On Monday, April 16, at the transit plaza on East 25th Street across from the Tacoma Sounder station under a torrent of rain, Sound Transit CEO Peter Rogoff, along with the mayors of Tacoma, Federal Way and Fife and Puyallup Tribal Councilmember Annette Bryan, made official statements signifying the start of planning efforts that will eventually lead to completion of the Tacoma Dome Link Extension light rail project in 2030.
By 2030, 9.7 miles of new light rail track will extend from Federal Way to Tacoma Dome Station. The project will include the build-out of four new light rail stations: South Federal Way, Fife, East Tacoma, and Tacoma Dome. Rogoff said the average daily ridership on the new line will be upwards of 37,000 by the year 2040.
Rogoff reflected on how the new station would be transformational for thousands living in Pierce County, both in terms of economy and mobility. A trip on link light rail, for example, from Tacoma Dome Station to Sea-Tac Airport will take a mere 35 minutes.
“This will be a generational change for the region,” said Rogoff, while admitting that some may argue it will take a generation to build the extension.
He said the long period of time it will take for completion is due to necessary time for careful planning and deliberation with constituents and partner agencies, as well as the time constraints to do the physical construction. For example, much of the work will have to be done ideally during late night hours, during non-peak traffic.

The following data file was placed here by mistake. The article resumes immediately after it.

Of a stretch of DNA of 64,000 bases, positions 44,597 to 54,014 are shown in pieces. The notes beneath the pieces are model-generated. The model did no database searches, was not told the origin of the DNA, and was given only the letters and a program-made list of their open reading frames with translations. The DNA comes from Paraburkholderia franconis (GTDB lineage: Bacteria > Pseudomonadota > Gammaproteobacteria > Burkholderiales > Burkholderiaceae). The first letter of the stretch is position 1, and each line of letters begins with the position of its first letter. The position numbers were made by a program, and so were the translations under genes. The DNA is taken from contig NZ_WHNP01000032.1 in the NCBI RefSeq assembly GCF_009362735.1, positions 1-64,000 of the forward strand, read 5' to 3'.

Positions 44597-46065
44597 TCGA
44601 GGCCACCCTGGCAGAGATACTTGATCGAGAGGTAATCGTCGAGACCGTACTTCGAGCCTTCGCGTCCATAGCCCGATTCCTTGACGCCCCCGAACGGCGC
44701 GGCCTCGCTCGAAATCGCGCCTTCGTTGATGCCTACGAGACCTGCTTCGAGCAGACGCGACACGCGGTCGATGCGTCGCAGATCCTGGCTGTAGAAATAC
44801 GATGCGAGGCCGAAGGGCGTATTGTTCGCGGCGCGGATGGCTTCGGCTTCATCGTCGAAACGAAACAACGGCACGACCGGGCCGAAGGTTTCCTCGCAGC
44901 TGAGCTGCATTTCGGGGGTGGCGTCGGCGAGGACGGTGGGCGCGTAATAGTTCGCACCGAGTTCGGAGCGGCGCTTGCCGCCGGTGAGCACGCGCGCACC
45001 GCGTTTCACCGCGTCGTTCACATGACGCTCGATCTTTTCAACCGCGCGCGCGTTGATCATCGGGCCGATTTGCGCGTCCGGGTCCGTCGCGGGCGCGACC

Rogoff also said Sound Transit will be focused on ensuring there are multiple opportunities for public engagement and that partnerships with multiple agencies are leaned on to inform the planning process.
“We’re changing the way we do business as we plan for projects,” Rogoff said.
One partner agency that is very important to the process is the Puyallup Tribe of Indians. Annette Bryan remarked how the Tribe is the only tribe in the U.S. whose reservation is home to a multi-modal transit station. She said the Tribe is looking forward to collaborating with Sound Transit to develop a link light rail system that respects the Puyallup Tribe’s fish, land and people, and ensures the sustainability of its natural resources. For example, Bryan said the link rail will cross over the Puyallup River, which is a significant resource for the Tribe.
In terms of economic impacts that a link light rail will have on the Tribe, Bryan said the new line will be a real jobs creator. Already, the Tribe is the sixth largest employer in Pierce County.
“This station will provide new jobs to tribal members,” Bryan said. “Hundreds of tribal members are ready to work on this project.”
Finally, Bryan said the Tribe plans to consider the link light rail extension and its impacts as it plans the ongoing expansion of its entertainment properties.
Tacoma Mayor Victoria Woodards, in her remarks, said the arrival of link light rail to Tacoma could be part of the solution to improving affordability to city residents. No longer, she said, will residents have to commute long distances for work and waste time and money on congested roadways. Woodards said link light rail will also attract new employers to the area, providing living-wage jobs to individuals who need it most. She urged all Tacoma residents to be involved in the planning process by attending open houses or commenting online.
The first two open houses were held Tuesday at the Best Western Plus Tacoma Dome Hotel and Wednesday in Federal Way at Todd Beamer High School, respectively. A third will be held from 6-8 p.m. Tuesday, April 24 at Fife Community Center, 2111 54th Avenue East. Those who cannot attend may comment online at tdlink.participate.online.